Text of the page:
Create Presentation
Download Presentation

Download Presentation
## Lecture 22 Exemplary Inverse Problems including Filter Design

- - - - - - - - - - - - - - - - - - - - - - - - - - - E N D - - - - - - - - - - - - - - - - - - - - - - - - - - -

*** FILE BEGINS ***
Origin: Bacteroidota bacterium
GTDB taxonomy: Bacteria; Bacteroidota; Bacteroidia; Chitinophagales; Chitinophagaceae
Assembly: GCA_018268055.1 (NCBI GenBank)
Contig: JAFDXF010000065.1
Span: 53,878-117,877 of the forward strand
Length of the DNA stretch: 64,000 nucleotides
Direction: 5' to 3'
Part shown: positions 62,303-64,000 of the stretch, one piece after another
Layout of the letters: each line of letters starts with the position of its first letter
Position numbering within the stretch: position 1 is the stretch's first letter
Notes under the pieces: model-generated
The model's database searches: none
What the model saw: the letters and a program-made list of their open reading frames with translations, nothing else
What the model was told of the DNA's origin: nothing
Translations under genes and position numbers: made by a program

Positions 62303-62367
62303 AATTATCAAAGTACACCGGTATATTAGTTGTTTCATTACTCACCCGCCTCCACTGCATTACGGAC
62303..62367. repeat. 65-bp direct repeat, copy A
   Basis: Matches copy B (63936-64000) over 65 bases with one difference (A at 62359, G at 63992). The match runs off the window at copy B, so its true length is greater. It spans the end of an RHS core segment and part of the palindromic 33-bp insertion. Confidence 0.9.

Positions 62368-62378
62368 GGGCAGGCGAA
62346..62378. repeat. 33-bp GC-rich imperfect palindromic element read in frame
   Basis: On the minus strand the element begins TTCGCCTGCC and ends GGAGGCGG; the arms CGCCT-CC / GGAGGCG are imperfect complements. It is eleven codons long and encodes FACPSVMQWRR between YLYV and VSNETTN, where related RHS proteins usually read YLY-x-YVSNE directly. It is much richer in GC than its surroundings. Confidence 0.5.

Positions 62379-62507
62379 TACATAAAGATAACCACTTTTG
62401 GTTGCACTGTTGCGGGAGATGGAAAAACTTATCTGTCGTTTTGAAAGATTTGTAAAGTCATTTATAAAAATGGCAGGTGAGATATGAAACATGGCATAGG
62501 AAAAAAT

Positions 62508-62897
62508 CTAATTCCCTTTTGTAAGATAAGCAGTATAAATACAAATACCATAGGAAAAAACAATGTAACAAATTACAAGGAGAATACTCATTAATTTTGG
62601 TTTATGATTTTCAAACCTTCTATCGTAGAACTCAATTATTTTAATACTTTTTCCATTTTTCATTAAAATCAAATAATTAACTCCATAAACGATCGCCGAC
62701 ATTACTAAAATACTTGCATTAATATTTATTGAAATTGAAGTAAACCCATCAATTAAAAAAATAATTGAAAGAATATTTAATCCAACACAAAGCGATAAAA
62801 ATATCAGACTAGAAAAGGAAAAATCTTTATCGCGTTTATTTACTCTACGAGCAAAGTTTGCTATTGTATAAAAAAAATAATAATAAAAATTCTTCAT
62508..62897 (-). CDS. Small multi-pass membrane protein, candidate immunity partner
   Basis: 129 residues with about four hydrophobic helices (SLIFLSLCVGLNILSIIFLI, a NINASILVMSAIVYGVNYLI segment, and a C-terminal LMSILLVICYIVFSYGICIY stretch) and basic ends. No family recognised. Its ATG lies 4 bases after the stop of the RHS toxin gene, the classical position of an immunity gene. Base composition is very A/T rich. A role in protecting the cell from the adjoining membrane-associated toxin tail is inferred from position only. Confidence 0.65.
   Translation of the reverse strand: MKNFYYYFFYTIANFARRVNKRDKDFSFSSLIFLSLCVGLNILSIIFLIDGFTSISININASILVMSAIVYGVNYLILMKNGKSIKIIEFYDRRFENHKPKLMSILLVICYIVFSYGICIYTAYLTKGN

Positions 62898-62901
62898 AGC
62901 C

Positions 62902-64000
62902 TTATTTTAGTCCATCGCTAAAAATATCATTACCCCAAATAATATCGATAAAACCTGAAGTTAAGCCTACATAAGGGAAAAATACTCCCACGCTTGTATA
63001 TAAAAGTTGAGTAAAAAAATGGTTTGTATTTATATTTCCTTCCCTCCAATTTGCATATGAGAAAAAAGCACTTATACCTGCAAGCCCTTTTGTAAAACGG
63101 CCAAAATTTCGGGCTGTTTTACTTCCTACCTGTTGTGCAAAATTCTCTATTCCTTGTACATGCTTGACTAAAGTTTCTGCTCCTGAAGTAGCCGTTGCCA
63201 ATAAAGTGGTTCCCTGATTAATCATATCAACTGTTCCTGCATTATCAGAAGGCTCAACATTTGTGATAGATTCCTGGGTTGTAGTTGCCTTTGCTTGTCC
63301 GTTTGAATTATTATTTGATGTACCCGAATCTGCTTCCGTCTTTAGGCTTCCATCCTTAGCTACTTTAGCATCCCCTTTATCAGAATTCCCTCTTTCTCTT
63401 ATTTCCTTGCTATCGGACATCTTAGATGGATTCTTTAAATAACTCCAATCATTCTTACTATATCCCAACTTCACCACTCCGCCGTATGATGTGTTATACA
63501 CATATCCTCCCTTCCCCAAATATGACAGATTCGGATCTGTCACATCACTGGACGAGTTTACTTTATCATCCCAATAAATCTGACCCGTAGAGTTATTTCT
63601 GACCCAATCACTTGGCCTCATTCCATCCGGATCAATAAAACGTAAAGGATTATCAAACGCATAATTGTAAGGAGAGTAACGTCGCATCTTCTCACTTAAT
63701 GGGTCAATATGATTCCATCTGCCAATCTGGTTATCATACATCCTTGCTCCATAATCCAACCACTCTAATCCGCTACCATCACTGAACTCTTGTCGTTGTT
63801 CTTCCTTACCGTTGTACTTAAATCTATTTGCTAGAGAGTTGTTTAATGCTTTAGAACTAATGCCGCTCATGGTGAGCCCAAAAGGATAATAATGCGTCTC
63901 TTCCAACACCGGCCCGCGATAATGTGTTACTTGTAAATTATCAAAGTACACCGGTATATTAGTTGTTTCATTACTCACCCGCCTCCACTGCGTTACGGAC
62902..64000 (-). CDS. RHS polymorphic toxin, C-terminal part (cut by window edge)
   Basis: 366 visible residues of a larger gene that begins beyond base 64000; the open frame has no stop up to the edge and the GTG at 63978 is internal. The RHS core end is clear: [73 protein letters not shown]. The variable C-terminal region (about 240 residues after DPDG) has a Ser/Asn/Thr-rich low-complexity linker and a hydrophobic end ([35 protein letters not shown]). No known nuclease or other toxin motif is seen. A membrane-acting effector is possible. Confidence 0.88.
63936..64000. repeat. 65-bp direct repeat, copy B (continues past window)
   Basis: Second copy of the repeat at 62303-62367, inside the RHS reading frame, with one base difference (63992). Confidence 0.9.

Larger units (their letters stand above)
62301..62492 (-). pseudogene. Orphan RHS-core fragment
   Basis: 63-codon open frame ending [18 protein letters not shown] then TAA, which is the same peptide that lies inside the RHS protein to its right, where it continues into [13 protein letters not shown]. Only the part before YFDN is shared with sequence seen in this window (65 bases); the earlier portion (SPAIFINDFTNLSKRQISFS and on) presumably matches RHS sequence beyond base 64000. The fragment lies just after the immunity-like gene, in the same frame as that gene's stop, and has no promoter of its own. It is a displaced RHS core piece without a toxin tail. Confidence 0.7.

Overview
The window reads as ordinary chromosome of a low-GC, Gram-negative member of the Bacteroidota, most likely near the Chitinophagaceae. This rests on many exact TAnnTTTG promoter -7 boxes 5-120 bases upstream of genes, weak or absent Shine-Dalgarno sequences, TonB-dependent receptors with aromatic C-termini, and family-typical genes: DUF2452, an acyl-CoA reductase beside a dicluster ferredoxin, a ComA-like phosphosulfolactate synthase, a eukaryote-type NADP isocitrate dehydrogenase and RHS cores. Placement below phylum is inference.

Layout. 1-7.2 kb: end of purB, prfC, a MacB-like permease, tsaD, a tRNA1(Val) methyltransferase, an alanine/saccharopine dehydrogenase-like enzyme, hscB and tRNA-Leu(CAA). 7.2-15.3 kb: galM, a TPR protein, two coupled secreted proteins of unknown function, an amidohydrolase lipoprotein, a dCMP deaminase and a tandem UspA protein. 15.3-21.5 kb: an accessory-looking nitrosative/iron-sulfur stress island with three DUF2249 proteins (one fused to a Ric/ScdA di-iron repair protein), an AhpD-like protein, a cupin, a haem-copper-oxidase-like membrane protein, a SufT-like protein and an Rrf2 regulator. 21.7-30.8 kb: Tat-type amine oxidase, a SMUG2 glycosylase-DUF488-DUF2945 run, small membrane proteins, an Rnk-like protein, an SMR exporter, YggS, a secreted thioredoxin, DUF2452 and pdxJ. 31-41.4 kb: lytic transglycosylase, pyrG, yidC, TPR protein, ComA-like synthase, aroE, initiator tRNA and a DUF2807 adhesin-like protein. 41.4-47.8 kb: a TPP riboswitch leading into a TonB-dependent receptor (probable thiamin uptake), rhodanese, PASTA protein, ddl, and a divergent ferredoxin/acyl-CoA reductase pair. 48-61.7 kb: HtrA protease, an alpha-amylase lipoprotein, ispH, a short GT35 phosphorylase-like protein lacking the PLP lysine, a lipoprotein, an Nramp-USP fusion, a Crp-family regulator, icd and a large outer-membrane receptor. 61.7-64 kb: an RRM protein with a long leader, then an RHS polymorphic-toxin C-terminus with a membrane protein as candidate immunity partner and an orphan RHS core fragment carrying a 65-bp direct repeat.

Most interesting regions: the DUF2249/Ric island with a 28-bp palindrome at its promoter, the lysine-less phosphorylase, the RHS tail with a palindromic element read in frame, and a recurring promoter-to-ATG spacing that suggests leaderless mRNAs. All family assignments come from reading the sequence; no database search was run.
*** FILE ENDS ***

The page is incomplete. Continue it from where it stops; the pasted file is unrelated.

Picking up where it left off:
**Syllabus**Lecture 01 Describing Inverse ProblemsLecture 02 Probability and Measurement Error, Part 1Lecture 03 Probability and Measurement Error, Part 2 Lecture 04 The L2 Norm and Simple Least SquaresLecture 05 A Priori Information and Weighted Least SquaredLecture 06 Resolution and Generalized Inverses Lecture 07 Backus-Gilbert Inverse and the Trade Off of Resolution and VarianceLecture 08 The Principle of Maximum LikelihoodLecture 09 Inexact TheoriesLecture 10 Nonuniqueness and Localized AveragesLecture 11 Vector Spaces and Singular Value Decomposition Lecture 12 Equality and Inequality ConstraintsLecture 13 L1 , L∞ Norm Problems and Linear ProgrammingLecture 14 Nonlinear Problems: Grid and Monte Carlo Searches Lecture 15 Nonlinear Problems: Newton’s Method Lecture 16 Nonlinear Problems: Simulated Annealing and Bootstrap Confidence Intervals Lecture 17 Factor AnalysisLecture 18 Varimax Factors, Empircal Orthogonal FunctionsLecture 19 Backus-Gilbert Theory for Continuous Problems; Radon’s ProblemLecture 20 Linear Operators and Their AdjointsLecture 21 Fréchet DerivativesLecture 22 Exemplary Inverse Problems, incl. Filter DesignLecture 23 Exemplary Inverse Problems, incl. Earthquake LocationLecture 24 Exemplary Inverse Problems, incl. Vibrational Problems**Purpose of the Lecture**• solve a few exemplary inverse problems • image deblurring • deconvolution filters • minimization of cross-over errors**Part 1**• image deblurring**note that GGT can deduced analytically**and is Toeplitz might lead to a computational advantage**Solution Possibilities**• Use sparse matrix for G together with mest=G’*((G*G’)\d) (maybe damp a little, too) 2. Use analytic version of GGT together with mest=G’*(GGT\d) (maybe damp a little, too) 3. Use sparse matrix for G together with bicg() to solve GGTλ=d (maybe with a little damping, too) and then use mest=GTλ**Solution Possibilities**• Use sparse matrix for G together with mest=G’*((G*G’)\d) (maybe damp a little, too) 2. Use analytic version of GGT together with mest=G’*(GGT\d) (maybe damp a little, too) 3. Use sparse matrix for G together with bicg() to solve GGTλ=d (maybe with a little damping, too) and then use mest=GTλ we used the simplest, which worked fine**image blurred due to camera motion**• (100 point blur)**(A)**(B) (C) pixel number (D) (E) (F) pixel number pixel number pixel number pixel number**(A)**[G-g]728 row number (B) sidelobes R728 pixel number row number**Part 2**• deconvolution filter**Convolution**• general relationship for • linear systems • with translational invariance**Convolution**• general relationship for • linear systems • with translational invariance model m(t) and data d(t) related by linear operator**Convolution**• general relationship for • linear systems • with translational invariance only relative time matters**If the input of a spike m(t)=δ(t)**spike causes the output of d(t)=g(t) d(t)= g(t) time , t, after impulse 0 m(t)=δ(t) time , t, after impulse 0**Then the general input m(t)**spike of amplitude, m(t0) m(t) time, t t0 causes the general output d(t)=m(t)*g(t) m(t0)g(t-t0) d(t) time, t t0**discrete convolution d=m*g**standard matrix from d=Gm**want airgun pulse to be as spiky as possible**p(t) = g(t) * r(t) pressure = airgun pulse * sea floor response so as to be able to detect pulses in sea floor response p(t) ≈ r(t)**actual airgun pulse is ringy**g(t) time, t**so construct a deconvolutionfilterm(t)so that**g(t) *m(t) = δ(t) and apply it to the data p(t) =g(t) * r(t) • p(t)*m(t) = g(t)*m(t)*r(t) = r(t)**so construct a deconvolutionfilterm(t)so that**g(t) *m(t) = δ(t) this is the equation we need to solve and apply it to the data p(t) =g(t) r(t) • p(t)*m(t) = g(t)*m(t)*r(t) = r(t)**use discrete approximation of convolution**g(t) *m(t) = δ(t) discrete approximation of delta function Gm = d m = ...**solve with damped least squares**mest = [GTG + ε2I]-1 GTd • with d = [1, 0, 0, ..., 0]T • (or something similar) • matrices GTG andGTdcan be calculated analytically**approximately Toeplitz with elements**autocorrelation of g**Solution Possibilities**• Use sparse matrix for G together with mest=(G’*G)\(G’*d) (maybe damping a little, too) 2. Use analytic versions of GTG and GTd together with mest=GTG\GTd (maybe damp a little, too) 3. Never form G, just work with its columns, g use bicg() to solve GTG m = GTd but use conv() to compute GT(Gv) 4. Same as 3 but add a priori information of smoothness**Solution Possibilities**• Use sparse matrix for G together with mest=(G’*G)\(G’*d) (maybe damping a little, too) 2. Use analytic versions of GTG and GTd together with mest=GTG\GTd (maybe damp a little, too) 3. Never form G, just work with its columns, g use bicg() to solve GTG m = GTd but use conv() to compute GT(Gv) 4. Same as 3 but add a priori information of smoothness we used this complicated but very fast method**(A)**g(t) (B) time, t m(t) (C) time, t m(t)*g(t) time,t**(A) Original**d(t) (B) After deconvolution d(t)*m(t)**Part 3**• minimization of cross-over errors**true**latitude longitude gravity anomaly, mgal estimated note streaks latitude longitude**general idea**data s is measured along tracks data along each track is off by an additive constant theory sjobs (track i) = sjtrue (track i) + m(track i) goal is to estimate the constants by minimizing the error at track intersections**5**cross-over points 6 7 8 4 3 2 1**ith intersection has**ascending track Aiand descending track Di sAiobs= sAitrue+ mAi sDiobs= sDitrue+ mDi subtract sAiobs-sDiobs= mAi- mDi has form d=Gm**the matrix G is very sparse**every row is all zeros, except for a single +1 and a single-1**note that this problem has an inherent non-uniquenessm is**determined only to an overall additive constantone possibility is to use damped least squares, to choose the smallest m(you can always add a constant later)**the matrices GTG and GTd can be calculated semi-analytically****Solution Possibilities**• Use sparse matrix for G together with damped least squares mest=(G’*G+e2*speye(M,M))\(G’*d) 2. Use analytic versions of GTG and GTd add damping directly to the diagonal of GTG then use mest=GTGpe2I\GTd 3. Use sparse matrix for G together with bicg() version of damped least squares 4. Methods 1 or 2, but use hard constraint instead of damping to implement Σi mi = 0